Aging skin and environmental stressors
While some aspects of aging are unavoidable (intrinsic aging), premature signs can be lessened through reduced exposure to environmental stresses such as pollution, blue light radiation and UV exposure. Such environmental stressors expose your skin to free radicals and oxidative stress which damage its structural proteins resulting in decreased collagen production as well as breakdown of other important skin tissues including dermis and epidermis, leading to fine lines, uneven pigmentation, dryness and discoloration.
Sun exposure (UVR), whether natural sunlight or artificial sources like tanning beds, is one of the main external contributors to visible signs of aging and accelerated cell damage. UVR causes sunburns, thinness, redness, mottled pigmentation known as photoaging or solar damage and increased cancer risks.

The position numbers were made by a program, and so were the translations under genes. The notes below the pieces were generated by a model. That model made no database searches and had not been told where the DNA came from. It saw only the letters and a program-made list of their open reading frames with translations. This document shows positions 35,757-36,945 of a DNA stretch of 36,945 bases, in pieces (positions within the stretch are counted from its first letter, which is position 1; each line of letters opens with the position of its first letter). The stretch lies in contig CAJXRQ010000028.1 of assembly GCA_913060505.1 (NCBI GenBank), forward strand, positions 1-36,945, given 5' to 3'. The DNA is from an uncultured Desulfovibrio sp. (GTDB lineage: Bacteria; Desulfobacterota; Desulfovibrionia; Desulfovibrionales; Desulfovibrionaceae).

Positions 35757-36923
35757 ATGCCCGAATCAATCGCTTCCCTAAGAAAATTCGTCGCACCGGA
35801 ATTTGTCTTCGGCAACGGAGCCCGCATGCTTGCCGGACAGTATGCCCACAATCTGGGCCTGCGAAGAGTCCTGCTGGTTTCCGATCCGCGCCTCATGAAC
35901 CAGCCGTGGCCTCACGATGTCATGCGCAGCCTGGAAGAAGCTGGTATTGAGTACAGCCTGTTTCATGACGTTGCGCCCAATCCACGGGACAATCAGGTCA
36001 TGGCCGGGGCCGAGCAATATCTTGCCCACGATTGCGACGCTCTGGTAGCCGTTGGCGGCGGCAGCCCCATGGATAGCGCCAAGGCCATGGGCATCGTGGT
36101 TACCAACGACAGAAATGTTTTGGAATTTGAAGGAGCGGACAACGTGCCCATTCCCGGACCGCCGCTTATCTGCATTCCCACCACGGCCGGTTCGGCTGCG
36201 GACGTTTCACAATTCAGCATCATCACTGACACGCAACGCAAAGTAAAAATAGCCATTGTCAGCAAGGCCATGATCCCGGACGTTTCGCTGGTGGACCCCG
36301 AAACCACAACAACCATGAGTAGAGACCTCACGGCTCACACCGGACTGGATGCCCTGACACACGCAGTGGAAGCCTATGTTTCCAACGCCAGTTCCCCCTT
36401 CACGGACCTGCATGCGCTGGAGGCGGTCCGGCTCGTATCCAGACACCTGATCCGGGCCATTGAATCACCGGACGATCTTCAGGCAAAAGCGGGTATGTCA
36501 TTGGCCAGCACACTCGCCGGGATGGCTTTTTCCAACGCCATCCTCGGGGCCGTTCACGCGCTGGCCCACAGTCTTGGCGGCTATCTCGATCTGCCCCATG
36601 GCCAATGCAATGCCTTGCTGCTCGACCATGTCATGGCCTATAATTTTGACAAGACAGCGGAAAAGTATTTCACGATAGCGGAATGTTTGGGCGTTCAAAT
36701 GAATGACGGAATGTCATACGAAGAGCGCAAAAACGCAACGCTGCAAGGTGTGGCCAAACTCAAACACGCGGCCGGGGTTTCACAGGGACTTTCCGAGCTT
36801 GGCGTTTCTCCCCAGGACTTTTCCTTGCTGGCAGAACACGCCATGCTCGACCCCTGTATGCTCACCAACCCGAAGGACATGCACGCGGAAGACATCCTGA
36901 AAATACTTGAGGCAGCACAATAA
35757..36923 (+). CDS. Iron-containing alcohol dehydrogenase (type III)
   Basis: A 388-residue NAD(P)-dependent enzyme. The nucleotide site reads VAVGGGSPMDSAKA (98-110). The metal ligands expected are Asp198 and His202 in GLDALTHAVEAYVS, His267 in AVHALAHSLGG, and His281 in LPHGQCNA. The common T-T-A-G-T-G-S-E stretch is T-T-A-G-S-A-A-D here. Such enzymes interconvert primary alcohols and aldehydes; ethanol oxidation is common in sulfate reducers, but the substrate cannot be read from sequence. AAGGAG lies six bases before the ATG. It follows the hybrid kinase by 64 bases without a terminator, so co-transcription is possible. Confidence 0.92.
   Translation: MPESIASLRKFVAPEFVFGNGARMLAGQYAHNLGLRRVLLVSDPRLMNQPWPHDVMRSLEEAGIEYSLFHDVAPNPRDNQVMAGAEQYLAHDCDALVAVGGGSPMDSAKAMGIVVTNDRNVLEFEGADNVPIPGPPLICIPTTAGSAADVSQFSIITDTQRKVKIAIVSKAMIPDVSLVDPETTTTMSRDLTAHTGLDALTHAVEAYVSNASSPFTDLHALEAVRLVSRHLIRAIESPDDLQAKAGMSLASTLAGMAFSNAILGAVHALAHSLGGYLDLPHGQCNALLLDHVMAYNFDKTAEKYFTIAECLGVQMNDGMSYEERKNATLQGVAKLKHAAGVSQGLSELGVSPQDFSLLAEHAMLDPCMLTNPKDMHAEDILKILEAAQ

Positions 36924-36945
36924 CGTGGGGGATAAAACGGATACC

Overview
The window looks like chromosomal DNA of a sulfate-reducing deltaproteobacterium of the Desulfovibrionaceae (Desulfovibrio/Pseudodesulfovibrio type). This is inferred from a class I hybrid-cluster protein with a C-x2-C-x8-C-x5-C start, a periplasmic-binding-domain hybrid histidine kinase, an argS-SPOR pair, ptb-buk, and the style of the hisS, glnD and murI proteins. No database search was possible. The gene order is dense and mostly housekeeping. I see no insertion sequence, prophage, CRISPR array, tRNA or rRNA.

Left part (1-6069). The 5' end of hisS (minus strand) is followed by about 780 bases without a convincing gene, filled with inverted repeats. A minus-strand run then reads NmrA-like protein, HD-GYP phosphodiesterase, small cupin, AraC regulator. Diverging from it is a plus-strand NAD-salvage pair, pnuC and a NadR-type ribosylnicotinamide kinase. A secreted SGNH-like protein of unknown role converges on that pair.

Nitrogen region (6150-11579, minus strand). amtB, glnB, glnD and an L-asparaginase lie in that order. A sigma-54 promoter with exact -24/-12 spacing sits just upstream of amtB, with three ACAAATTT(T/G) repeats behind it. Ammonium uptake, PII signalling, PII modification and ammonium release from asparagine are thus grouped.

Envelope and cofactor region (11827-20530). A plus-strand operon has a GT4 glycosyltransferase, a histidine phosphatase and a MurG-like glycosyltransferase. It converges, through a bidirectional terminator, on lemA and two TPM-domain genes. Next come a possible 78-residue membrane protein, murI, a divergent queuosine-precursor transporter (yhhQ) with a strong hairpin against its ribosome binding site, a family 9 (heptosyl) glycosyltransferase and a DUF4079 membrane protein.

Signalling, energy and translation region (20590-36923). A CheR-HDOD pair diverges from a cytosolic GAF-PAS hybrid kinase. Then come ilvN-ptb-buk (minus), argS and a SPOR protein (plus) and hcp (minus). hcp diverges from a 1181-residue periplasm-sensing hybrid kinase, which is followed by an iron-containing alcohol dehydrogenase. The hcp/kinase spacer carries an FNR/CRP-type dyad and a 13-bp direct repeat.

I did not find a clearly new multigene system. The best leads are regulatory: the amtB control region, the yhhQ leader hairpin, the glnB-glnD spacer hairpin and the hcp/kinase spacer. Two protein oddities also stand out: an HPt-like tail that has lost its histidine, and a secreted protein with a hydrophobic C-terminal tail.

Air pollution is another key contributor to accelerated aging. Exposure to pollutants like nitrogen oxides, hydrocarbons, volatile organic compounds polycyclic aromatic hydrocarbons (VOCs) and cigarette smoke can cause oxidative stress which decreases collagen synthesis leading to leathery appearance (dermatoheliosis) or bleeding under the skin (bruising or cherry angiomas). When combined with UVR this leads to even more cell damage.
A healthy diet rich in fruits, vegetables and lean protein is key for maintaining an even complexion. Avoiding perfumed soaps and heavily chlorinated swimming pools that exacerbate dryness is key; too much chlorine exposure leads to fine lines and wrinkles; use gentle face wash, moisturizer and sunscreen are musts as well. Massaging upwards movements on your face can also help tighten droopy skin while improving elasticity reducing fine lines and wrinkles.